Jennifer:  Art has a lot of power to influence people. We’ve certainly seen throughout history, fine art really influencing and communicating with people from the time when most people were illiterate and there were biblical allegorical paintings that could be understood based on the visual language of the imagery. Artists have the ability create a vision that will influence people to really think, and that’s the kind of work that I aspire to do. I don’t think it’s necessary for every artist to do that, but it’s definitely necessary for me to feel like I’m doing my job.

    The New York Cock Exchange
    The New York Cock Exchange

    Arte Fuse:  Your technique evolved through experimentation and technical study in

    the mediums of oils, encaustics, and watercolor, but you’ve also

    incorporated video and photography into your work.  Have you gone off

    canvas recently?

    Jennifer:  When I moved to New York City from West Oakland eight years ago I got rid of all of my sculpture equipment, metalsmithing tools, found objects, and most of my photography and video equipment. I had already made the decision to exclusively focus on painting from then on, and that decision has stuck. I have been fooling around with Google Glass a bit, making some documents of my painting process, aside from that it’s all about canvas, paper, and panels.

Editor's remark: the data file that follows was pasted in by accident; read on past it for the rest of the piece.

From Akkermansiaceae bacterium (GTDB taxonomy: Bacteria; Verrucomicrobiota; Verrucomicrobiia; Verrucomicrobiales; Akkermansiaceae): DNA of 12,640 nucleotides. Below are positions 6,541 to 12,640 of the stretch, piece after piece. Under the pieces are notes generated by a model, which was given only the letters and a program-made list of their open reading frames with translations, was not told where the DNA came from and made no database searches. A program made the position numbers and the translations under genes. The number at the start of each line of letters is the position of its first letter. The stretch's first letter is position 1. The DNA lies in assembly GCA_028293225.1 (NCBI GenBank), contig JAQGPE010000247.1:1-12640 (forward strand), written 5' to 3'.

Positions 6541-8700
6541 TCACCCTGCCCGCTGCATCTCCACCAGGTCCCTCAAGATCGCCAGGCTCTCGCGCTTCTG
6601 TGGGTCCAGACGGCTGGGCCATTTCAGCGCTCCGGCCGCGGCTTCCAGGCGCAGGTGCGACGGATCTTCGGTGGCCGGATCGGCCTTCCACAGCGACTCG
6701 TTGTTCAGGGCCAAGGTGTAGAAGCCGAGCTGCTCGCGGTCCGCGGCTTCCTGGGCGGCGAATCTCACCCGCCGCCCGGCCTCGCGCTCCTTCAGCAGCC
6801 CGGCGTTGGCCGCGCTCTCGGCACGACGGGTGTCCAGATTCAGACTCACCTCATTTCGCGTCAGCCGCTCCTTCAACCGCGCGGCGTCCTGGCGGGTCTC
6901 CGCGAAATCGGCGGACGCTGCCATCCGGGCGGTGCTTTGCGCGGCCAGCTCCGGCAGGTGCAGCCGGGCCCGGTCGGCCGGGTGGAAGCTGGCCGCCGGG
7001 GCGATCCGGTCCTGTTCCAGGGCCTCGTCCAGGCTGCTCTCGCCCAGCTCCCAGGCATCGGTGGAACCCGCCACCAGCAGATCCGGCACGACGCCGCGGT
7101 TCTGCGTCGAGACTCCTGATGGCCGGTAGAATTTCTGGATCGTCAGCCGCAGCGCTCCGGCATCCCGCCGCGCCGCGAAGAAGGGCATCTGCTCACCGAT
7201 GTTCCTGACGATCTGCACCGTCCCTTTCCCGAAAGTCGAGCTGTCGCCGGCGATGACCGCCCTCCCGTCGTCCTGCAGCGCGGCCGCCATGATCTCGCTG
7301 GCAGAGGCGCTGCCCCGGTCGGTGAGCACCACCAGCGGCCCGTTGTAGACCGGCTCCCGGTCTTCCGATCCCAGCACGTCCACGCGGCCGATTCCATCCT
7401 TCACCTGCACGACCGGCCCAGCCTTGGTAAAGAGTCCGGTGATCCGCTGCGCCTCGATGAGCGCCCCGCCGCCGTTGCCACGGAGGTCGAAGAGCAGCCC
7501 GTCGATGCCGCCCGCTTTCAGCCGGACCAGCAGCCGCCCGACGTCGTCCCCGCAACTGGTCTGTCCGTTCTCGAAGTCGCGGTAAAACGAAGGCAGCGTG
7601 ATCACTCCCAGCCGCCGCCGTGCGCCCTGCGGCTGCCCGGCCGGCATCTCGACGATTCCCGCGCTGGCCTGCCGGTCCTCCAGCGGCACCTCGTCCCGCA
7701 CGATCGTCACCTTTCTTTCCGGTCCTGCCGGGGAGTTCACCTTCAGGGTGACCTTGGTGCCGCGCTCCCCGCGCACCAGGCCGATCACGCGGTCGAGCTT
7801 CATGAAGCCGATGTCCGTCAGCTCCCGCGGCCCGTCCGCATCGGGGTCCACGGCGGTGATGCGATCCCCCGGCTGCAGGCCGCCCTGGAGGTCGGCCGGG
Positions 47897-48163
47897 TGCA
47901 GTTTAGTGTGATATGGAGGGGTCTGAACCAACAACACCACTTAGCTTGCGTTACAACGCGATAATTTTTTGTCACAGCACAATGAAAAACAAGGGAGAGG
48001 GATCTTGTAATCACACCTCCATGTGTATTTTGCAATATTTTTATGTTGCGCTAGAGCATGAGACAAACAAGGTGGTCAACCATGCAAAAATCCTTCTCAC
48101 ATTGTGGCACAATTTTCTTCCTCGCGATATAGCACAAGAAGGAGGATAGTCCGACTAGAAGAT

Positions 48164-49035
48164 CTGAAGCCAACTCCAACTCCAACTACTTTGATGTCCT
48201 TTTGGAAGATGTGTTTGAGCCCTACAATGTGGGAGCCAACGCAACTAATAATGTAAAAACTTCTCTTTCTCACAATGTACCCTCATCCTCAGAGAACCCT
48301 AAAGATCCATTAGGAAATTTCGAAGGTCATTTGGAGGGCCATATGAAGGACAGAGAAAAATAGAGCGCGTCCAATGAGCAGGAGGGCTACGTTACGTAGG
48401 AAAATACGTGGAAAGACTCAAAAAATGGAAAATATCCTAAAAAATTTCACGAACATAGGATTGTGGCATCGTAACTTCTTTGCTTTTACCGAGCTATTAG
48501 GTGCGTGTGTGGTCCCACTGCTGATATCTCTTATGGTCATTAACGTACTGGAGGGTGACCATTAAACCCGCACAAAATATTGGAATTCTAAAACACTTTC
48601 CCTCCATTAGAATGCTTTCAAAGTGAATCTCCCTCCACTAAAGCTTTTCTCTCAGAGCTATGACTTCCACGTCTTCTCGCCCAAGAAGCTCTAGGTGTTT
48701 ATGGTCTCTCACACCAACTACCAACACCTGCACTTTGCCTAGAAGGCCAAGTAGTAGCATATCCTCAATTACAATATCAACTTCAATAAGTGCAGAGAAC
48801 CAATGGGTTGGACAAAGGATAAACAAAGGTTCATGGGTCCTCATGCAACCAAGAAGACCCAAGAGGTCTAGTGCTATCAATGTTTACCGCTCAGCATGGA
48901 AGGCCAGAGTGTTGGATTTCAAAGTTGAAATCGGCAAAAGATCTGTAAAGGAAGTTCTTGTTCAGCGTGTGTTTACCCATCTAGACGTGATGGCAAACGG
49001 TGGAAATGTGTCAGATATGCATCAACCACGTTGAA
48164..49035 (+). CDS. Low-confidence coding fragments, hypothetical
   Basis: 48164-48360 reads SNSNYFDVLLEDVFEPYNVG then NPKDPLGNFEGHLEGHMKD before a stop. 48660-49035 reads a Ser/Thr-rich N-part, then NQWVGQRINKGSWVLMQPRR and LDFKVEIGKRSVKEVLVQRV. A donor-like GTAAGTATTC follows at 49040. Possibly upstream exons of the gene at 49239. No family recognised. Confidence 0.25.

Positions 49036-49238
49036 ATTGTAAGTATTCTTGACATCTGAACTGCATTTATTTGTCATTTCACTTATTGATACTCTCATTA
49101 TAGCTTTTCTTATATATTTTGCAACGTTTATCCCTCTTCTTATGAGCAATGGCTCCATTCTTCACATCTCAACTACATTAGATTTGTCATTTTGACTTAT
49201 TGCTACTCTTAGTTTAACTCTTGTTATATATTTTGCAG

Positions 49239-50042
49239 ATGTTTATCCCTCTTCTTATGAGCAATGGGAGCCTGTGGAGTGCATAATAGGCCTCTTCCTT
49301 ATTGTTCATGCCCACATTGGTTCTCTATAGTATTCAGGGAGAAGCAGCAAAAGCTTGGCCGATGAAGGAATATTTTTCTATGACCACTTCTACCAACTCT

Arte Fuse: Has usage of Google Glass affected your art?

    Jennifer:  It’s been an interesting process of trying to use them as a documentary device, and they’re a really great tool for some applications, but my experience with them has been a process of really geeking out, some attempts at making videos and time lapse sequences, and then having trouble switching my process back to painter modality. Like most electronic devices they have that kind of addictive aspect, but I found myself getting distracted by the device, so now I’m on a more disciplined schedule with them. I only get to play with Glass when my homework is all done, so to speak.

    Jennifer Delilah #throughtheglass Selfie
    Jennifer Delilah #throughtheglass Selfie

    Arte Fuse: Your father had a bizarre brush with JFK assassination.  What can you tell me about this, and how has it affected your art?